in a supplemental questionnaire developed by the committee. It is important to note that both of these sources involved grantee self-reports, which could be susceptible to social desirability bias. Moreover, the APR is designed as a grant monitoring tool rather than as a source of information for a program evaluation. Because the information supplied on the APR and the questionnaire was not always sufficient to inform the quality ratings, additional methods are needed to ensure complete information for such reviews.

Reviewer Expertise

The committee was directed to assess the quality of four types of prespecified outputs. While the most common output type was publications, NIDRR grants produce a variety of other outputs, including tools and measures, technology devices and standards, and informational products. These outputs vary widely in their complexity and the investment needed to produce them. The criteria used by the committee to assess the quality of outputs were based on the cumulative literature reviewed and the committee members’ own research expertise in diverse areas of disability and rehabilitation research, medicine, and engineering, as well as their expertise in evaluation, economics, knowledge translation, and policy. However, the committee’s combined expertise did not include every possible content area in the broad field of disability and rehabilitation research.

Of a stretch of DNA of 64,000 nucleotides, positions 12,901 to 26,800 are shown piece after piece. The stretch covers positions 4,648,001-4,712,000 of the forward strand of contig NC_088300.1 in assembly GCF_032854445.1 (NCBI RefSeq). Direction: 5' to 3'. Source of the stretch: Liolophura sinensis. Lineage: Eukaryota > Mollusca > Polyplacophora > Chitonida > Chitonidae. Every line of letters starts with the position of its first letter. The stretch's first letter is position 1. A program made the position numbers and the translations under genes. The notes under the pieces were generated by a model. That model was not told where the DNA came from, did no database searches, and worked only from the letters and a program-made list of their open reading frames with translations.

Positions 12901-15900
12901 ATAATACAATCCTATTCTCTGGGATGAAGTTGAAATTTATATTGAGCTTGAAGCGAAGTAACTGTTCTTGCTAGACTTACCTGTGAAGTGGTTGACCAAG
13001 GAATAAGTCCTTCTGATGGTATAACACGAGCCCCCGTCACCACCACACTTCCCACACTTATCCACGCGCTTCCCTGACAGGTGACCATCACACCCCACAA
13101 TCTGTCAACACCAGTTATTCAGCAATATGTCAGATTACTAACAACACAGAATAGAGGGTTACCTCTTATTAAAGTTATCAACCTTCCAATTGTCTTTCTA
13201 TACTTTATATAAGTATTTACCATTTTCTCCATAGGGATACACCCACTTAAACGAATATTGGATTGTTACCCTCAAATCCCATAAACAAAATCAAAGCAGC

Recommendation 6-4: If future evaluations of output quality are conducted, the process developed by the committee should be implemented with refinements to strengthen the design related to the diversity of outputs, timing of evaluations, sources of information, and reviewer expertise.

Improving Use of the Annual Performance Report

The APR data set provided to the committee by NIDRR at the outset of the evaluation was helpful in profiling the grants for sampling and in listing all of the grantees’ projects and outputs. In addition, the narrative information provided in the reports was useful to the committee in compiling descriptions of the grants; however, they varied with respect to the quality of the information they contained.

Recommendation 6-5: NIDRR should consider revising its APR to better capture information needed to routinely evaluate the quality and impacts of outputs, grants, or program mechanisms. They might consider efforts such as consolidating existing data elements

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